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Over the weekend, Singapore’s Prime Minister Lee Hsien Loong addressed the nation, joining a growing list of officials and policymakers saying that the world could face another recession. For Lee, though, the timeline was within the next two years. He said that before the Ukraine-Russia war, inflation was already at a peak in Singapore as the region continued to recover from the economic effects of COVID.
On a domestic level, the country has started living with the virus, easing border controls and social distancing rules. To fight inflation, Singapore’s central bank tightened monetary policies last month. But on an international level, the Ukraine conflict, lockdowns in China and global supply chain issues are all complicating economic comeback. For example, higher energy prices are costing the region an extra US$5.8 billion per year. Last week, its central bank said global growth this year would likely be around 3.9%. Last year it was 5.4%.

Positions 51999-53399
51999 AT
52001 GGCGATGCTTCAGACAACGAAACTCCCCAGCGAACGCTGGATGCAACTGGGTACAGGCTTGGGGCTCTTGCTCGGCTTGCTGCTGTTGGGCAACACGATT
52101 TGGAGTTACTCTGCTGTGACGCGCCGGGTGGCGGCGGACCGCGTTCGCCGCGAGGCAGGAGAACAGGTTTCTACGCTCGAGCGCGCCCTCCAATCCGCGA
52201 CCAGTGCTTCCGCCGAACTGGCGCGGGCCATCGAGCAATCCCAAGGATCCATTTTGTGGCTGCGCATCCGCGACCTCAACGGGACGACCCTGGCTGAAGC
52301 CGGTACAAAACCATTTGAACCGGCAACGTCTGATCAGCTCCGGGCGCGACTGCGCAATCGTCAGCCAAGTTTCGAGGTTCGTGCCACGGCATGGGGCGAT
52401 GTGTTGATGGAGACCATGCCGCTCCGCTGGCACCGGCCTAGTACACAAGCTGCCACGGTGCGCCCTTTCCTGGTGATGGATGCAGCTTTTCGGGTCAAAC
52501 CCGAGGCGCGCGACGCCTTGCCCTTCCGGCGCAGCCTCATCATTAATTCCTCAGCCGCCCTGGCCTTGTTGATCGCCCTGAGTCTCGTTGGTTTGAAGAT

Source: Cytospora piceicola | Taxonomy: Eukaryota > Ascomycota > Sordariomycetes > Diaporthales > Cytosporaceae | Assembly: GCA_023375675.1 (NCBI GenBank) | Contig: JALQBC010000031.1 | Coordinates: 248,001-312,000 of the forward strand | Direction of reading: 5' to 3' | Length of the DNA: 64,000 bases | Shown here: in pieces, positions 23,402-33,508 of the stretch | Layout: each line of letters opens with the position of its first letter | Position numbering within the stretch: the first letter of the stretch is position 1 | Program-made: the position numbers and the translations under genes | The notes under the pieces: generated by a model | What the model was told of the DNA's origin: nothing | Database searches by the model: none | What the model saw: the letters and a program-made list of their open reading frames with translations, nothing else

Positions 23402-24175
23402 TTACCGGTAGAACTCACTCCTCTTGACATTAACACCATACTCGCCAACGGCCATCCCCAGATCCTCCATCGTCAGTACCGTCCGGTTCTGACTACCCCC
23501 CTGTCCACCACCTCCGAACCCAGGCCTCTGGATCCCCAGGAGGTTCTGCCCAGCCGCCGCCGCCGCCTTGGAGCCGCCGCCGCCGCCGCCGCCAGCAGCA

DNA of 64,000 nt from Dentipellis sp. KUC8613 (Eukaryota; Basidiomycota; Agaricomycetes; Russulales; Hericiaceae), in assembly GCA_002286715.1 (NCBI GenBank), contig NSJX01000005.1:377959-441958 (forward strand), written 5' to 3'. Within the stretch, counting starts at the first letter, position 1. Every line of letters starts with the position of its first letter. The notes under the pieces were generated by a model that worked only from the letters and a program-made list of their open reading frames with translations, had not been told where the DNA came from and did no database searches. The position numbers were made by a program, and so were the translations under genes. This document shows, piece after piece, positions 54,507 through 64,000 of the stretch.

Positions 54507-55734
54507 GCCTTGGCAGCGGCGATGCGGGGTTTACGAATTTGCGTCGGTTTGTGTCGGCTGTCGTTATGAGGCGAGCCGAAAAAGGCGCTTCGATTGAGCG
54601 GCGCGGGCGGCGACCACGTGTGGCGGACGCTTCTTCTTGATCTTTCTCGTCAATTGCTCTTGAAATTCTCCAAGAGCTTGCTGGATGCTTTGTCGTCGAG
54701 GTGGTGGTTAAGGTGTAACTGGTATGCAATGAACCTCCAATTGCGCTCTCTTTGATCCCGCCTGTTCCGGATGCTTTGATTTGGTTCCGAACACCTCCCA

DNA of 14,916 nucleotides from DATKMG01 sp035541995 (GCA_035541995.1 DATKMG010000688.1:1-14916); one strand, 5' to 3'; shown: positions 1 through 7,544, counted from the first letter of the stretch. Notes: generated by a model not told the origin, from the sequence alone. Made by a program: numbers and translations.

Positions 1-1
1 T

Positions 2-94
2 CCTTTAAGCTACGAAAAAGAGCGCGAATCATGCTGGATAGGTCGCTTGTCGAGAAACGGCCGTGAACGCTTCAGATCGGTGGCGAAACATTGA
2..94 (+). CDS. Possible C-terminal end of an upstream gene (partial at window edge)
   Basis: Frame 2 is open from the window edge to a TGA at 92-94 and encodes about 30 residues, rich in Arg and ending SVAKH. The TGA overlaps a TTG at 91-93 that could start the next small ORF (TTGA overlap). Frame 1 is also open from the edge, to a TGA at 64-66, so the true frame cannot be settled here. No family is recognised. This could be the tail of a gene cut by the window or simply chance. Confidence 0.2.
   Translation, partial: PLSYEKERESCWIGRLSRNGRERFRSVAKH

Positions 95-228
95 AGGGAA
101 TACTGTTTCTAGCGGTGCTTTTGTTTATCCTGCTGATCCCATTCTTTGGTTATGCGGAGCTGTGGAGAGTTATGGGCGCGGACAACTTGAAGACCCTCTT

“There are many challenges ahead of us,” said Finance Minister Lawrence Wong at a press conference mid-April. “There are some more pressing and immediate ones – the pandemic is not over, we have to get through it. There are considerable economic challenges to tackle arising from the war in Ukraine, not least the threat of higher and more persistent inflation and weaker growth. But beyond these immediate issues, we also need to look over the horizon. There are going to be more challenges in the coming years as we enter this new, uncertain volatile environment.”
“Singaporeans are already feeling the impact of the war on the cost of living,” said Lee during his May Day speech. “Even before Ukraine, inflation was already a problem but the war has made it worse.”